Iron is an important mineral found in several enzymes and proteins that the human body needs to stay healthy. The iron in our body is mostly present inside hemoglobin which is the pigment in RBCs. Hemoglobin performs the role of transporting oxygen to various organs and tissues in the body. So, when there isn’t sufficient iron in a person’s blood, the supply of oxygen to the cells also decreases. Pregnant women are more vulnerable to deficiency of iron due to various changes taking place in the female body during this stage. That explains why iron supplements for pregnancy are beneficial as iron is needed to make blood and supply oxygen to the baby.
Does this mean all women should start taking iron supplements after they conceive? What do doctors say about iron absorption during pregnancy? We will answer all your questions regarding maternal iron requirements and what to do to increase iron stores naturally.
The Advantages of Iron Supplementation During Pregnancy
Curious to discover the benefits of iron supplements? The first thing that you must understand is that a pregnant woman’s body needs more iron than a woman who isn’t pregnant. There is a high demand for iron in your body to supply oxygen to the fetus constantly.
Iron will also increase the red cell mass in the mother, decrease the chances of maternal morbidity, and promote fetal development. Studies have revealed that iron deficiency has been linked with multiple adverse outcomes of pregnancy. So, every woman should aim to maintain iron sufficiency throughout her pregnancy. if your iron stores aren’t as expected, you will end up developing iron deficiency anemia, and then oral iron supplementation will be required. That’s the importance of iron in pregnancy.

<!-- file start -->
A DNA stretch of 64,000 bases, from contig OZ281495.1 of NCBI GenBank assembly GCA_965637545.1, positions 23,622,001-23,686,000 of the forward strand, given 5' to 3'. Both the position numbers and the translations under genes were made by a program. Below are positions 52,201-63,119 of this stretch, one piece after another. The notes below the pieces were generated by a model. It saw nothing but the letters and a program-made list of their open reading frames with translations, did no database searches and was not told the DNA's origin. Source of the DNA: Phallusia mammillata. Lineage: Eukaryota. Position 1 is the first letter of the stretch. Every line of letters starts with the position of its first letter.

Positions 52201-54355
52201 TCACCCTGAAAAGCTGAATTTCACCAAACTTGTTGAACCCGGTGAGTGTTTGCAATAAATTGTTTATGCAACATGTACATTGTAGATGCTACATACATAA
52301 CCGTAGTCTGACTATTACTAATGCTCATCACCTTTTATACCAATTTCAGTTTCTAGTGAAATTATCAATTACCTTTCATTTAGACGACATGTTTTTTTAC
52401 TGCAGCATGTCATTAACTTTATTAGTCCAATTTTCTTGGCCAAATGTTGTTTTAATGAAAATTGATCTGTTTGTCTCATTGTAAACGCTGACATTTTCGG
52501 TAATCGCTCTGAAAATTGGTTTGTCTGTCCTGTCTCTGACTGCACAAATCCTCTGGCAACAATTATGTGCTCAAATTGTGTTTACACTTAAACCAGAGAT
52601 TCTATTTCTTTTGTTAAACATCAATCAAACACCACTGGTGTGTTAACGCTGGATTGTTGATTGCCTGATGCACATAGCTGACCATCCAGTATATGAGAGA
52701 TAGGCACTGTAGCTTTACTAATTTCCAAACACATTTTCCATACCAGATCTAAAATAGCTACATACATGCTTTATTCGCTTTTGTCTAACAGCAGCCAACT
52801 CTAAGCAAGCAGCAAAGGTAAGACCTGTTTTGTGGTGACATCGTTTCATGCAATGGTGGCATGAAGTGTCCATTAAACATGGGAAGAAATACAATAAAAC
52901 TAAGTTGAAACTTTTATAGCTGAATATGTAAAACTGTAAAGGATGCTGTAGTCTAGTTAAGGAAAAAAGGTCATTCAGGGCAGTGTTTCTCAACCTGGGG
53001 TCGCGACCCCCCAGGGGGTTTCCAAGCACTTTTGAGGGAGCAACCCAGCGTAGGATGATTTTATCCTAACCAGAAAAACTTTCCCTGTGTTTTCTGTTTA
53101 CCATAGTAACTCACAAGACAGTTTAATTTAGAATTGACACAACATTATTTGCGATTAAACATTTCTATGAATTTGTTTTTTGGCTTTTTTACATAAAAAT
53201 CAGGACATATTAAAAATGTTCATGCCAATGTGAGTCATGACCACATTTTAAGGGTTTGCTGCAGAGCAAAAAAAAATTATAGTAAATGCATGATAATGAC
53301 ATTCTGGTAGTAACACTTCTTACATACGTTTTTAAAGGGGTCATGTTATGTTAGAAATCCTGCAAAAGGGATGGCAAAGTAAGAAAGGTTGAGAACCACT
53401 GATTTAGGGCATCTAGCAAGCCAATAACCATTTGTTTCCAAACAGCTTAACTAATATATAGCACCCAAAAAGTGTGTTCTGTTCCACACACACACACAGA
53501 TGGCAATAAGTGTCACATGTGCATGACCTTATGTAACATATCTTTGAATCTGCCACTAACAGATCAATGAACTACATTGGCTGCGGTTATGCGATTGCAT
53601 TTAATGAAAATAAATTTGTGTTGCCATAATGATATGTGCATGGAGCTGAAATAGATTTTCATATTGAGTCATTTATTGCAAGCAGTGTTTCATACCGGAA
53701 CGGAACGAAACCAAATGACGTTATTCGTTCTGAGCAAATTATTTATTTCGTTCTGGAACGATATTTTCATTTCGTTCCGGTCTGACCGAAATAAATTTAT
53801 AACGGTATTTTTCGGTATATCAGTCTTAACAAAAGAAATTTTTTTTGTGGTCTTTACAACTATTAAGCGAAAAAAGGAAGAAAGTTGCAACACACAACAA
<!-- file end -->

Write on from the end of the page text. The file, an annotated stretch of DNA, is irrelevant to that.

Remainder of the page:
How Much Iron During Pregnancy Does Your Body Need?
According to healthcare professionals, to combat iron deficiency in pregnancy, all pregnant ladies should be mindful of iron absorption. 20-30 mg of iron in a day is the standard iron dosage for pregnant women and breastfeeding moms.
Quick Tip: You can increase your body’s iron absorption by having citrus fruits (like oranges) as they contain vitamin C. Vitamin C assists your body in absorbing iron and broccoli is another good source of it.
Should All Women Take Iron Supplements for Pregnancy?
If the iron levels in a pregnant woman’s body are normal, taking an iron supplement is not mandatory. You can meet your body’s iron requirement by consuming foods containing iron. However, if you are a vegetarian, it will be challenging to get an adequate amount of iron and other nutrients like protein solely from your diet. That’s because vegan and vegetarian diets have several limitations and can, therefore, lead to deficiencies. To eliminate the chances of pregnancy complications (like birth defects in the baby), vegetarians are recommended some supplements by their doctors.
Word of Caution: Like any medication, you should always keep your iron tablets out of the reach of kids. Although iron is a natural mineral, an overdose of it can be life-threatening for kids.
Who Must Take Iron Supplements During Pregnancy?